Matthew Watson

How Matthew Watson Turns a Start-Up Company Into a World Leader

in Opinion

Although it may be hard to believe, Google, Amazon, and Apple were all small companies at one point, they, like many other conglomerates, started by operating in someone’s basement or a home-based office. After a few decades of growth the likes of which were never seen before, these companies now control some of the world’s largest markets. In reality, however, achieving this type of expansion will likely be impossible for new business. Nevertheless, what are some ways that start-up companies can be taken from minor ventures to market leaders within their industries?

Competitive Advantage

In general, one of the easiest ways to establish dominance is to have a competitive advantage over the opposition. For example, a car producer that has cheap access to manufacturing parts will have a competitive advantage. Similarly, think about an online advertising agency that pays low fees for high-capacity internet. It will undoubtedly enable it to have a competitive advantage over those who must pay considerable costs for their data.

Therefore, brands should first look for ways to create a competitive advantage that enables them to take over the market. This is how Netflix was able to overthrow Blockbuster and how Walmart and Amazon put Toys ‘R’ Us out of business. Therefore, being better at something or having more resources will be the shortest route to maximizing one’s market share.

Great Customer Service

Naturally, people will seldom engage with companies that offer subpar customer service. It is because customers’ trust is almost impossible to gain twice. Thus, once it is lost, it is likely lost forever. Businesses must always do their best to satisfy the buyers to avoid such a scenario. The phrase “the customer is always right” certainly has an important meaning here.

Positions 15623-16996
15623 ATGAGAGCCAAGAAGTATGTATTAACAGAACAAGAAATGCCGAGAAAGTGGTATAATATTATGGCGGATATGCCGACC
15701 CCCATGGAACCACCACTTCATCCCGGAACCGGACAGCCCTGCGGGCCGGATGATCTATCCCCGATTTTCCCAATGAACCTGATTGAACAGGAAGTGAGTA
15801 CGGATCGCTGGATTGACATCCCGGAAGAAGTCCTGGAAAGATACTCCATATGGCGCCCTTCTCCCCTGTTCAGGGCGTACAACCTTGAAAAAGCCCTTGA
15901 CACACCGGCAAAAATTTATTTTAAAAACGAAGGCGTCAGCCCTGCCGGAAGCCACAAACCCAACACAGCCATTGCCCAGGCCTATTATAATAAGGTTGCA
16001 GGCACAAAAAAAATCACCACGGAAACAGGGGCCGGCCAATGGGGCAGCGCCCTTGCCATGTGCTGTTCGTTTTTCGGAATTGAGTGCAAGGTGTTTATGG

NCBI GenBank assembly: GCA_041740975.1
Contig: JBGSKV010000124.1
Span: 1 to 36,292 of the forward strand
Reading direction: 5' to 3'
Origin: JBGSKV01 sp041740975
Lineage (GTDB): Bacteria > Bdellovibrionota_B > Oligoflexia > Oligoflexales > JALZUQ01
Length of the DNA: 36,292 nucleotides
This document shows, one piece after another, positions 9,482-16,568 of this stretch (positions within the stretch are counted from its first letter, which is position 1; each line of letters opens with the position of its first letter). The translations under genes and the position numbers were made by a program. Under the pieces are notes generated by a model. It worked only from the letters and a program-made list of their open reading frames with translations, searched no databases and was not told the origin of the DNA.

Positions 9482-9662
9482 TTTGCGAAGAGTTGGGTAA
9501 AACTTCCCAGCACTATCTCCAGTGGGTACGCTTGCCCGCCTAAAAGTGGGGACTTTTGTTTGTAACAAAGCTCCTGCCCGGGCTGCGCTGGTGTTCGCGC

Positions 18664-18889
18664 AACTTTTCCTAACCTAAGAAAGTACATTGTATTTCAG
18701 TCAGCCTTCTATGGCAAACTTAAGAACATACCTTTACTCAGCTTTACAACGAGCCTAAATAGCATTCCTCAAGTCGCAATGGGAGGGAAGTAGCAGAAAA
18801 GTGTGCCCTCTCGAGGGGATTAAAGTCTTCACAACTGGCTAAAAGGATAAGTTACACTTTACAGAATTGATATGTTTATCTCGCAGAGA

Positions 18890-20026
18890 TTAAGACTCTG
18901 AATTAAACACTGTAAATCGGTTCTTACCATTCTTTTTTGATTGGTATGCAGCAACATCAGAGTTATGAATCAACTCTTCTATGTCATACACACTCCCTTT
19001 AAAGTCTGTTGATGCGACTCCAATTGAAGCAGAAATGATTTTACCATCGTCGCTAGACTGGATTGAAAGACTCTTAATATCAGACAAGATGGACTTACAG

Reliable Brand

Besides being very friendly and helpful to the buyers, companies that want to be the market leaders must be reliable. It means that their services or products can never fail to satisfy the consumers. Just think about the amount of negative publicity that businesses may face if their products are not working as promised. Also, being a reliable brand also means delivering on given promises. So, for instance, if a corporation like Apple plans an event that will introduce their latest iPhone, they should do their best to meet the said deadline.

Positive Reputation and Controlled Publicity

When Elon Musk, the CEO of Tesla, took part in a somewhat controversial radio podcast last month, the company’s shares plummeted. During the podcast, Musk engaged in certain activities that would be seen as questionable if he lacked his business status. So, when the corporation’s shares dropped, many investors were shocked by the speed at which their assets lost value. Well, according to the CEO of Send to News, Matthew Watson, this demonstrates the importance of positive publicity.

Whenever a company is affected by the negative news, it risks losing some of its value. In the long-run, this could make that company unable to reach the status of a market leader. Thus, it is crucial that businesses stay away from anything that could adversely impact their public image.

Strategic Expansion

As expected, to become a leader in anything, one must expand at some point. It means increasing the area of operations and starting to sell product or services to more customers. To avoid falling under one’s weight, however, businesses must expand strategically. It could mean taking the necessary time to evaluate the best markets to move into. It also requires companies to hire the best talent that can facilitate an effortless expansion.

Mindful Competitiveness

Lastly, every business needs to travel the thin line between horrendous undermining of their opponents and mindful competing. For instance, dropping the prices beyond what seems reasonable would be an example of undermining opponents. The reason why one should stay away from this approach are all the legal issues that could ensue. Instead, as Matthew Watson advises, organizations must find ways to compete ethically. This could include everything from reasonable drops in prices to better offering!

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